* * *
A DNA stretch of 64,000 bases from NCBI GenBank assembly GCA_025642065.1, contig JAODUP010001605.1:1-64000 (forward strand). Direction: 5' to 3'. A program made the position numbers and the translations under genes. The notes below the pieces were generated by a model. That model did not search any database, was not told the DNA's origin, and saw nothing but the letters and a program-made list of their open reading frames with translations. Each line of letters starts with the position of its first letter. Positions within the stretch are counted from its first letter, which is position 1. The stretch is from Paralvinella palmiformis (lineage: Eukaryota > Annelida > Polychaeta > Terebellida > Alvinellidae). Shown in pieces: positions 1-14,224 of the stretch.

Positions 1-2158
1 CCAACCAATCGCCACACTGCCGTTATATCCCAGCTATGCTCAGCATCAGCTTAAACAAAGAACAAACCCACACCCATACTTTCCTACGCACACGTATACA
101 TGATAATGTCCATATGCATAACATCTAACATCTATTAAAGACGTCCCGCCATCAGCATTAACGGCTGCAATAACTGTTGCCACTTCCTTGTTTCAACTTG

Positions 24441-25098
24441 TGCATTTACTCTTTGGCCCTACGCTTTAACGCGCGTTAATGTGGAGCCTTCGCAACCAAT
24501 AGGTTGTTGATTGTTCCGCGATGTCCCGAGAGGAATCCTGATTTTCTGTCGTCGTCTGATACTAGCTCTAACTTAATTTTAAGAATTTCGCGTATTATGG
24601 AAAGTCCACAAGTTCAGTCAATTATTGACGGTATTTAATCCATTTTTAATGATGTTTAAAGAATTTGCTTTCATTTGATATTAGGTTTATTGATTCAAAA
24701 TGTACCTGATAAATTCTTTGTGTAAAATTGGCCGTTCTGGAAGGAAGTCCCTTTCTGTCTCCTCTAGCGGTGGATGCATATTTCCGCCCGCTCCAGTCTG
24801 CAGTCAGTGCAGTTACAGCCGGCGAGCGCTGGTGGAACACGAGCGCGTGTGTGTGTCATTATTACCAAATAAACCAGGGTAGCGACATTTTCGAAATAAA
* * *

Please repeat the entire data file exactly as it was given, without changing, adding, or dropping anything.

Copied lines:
A DNA stretch of 64,000 bases from NCBI GenBank assembly GCA_025642065.1, contig JAODUP010001605.1:1-64000 (forward strand). Direction: 5' to 3'. A program made the position numbers and the translations under genes. The notes below the pieces were generated by a model. That model did not search any database, was not told the DNA's origin, and saw nothing but the letters and a program-made list of their open reading frames with translations. Each line of letters starts with the position of its first letter. Positions within the stretch are counted from its first letter, which is position 1. The stretch is from Paralvinella palmiformis (lineage: Eukaryota > Annelida > Polychaeta > Terebellida > Alvinellidae). Shown in pieces: positions 1-14,224 of the stretch.

Positions 1-2158
1 CCAACCAATCGCCACACTGCCGTTATATCCCAGCTATGCTCAGCATCAGCTTAAACAAAGAACAAACCCACACCCATACTTTCCTACGCACACGTATACA
101 TGATAATGTCCATATGCATAACATCTAACATCTATTAAAGACGTCCCGCCATCAGCATTAACGGCTGCAATAACTGTTGCCACTTCCTTGTTTCAACTTG

Positions 24441-25098
24441 TGCATTTACTCTTTGGCCCTACGCTTTAACGCGCGTTAATGTGGAGCCTTCGCAACCAAT
24501 AGGTTGTTGATTGTTCCGCGATGTCCCGAGAGGAATCCTGATTTTCTGTCGTCGTCTGATACTAGCTCTAACTTAATTTTAAGAATTTCGCGTATTATGG
24601 AAAGTCCACAAGTTCAGTCAATTATTGACGGTATTTAATCCATTTTTAATGATGTTTAAAGAATTTGCTTTCATTTGATATTAGGTTTATTGATTCAAAA
24701 TGTACCTGATAAATTCTTTGTGTAAAATTGGCCGTTCTGGAAGGAAGTCCCTTTCTGTCTCCTCTAGCGGTGGATGCATATTTCCGCCCGCTCCAGTCTG
24801 CAGTCAGTGCAGTTACAGCCGGCGAGCGCTGGTGGAACACGAGCGCGTGTGTGTGTCATTATTACCAAATAAACCAGGGTAGCGACATTTTCGAAATAAA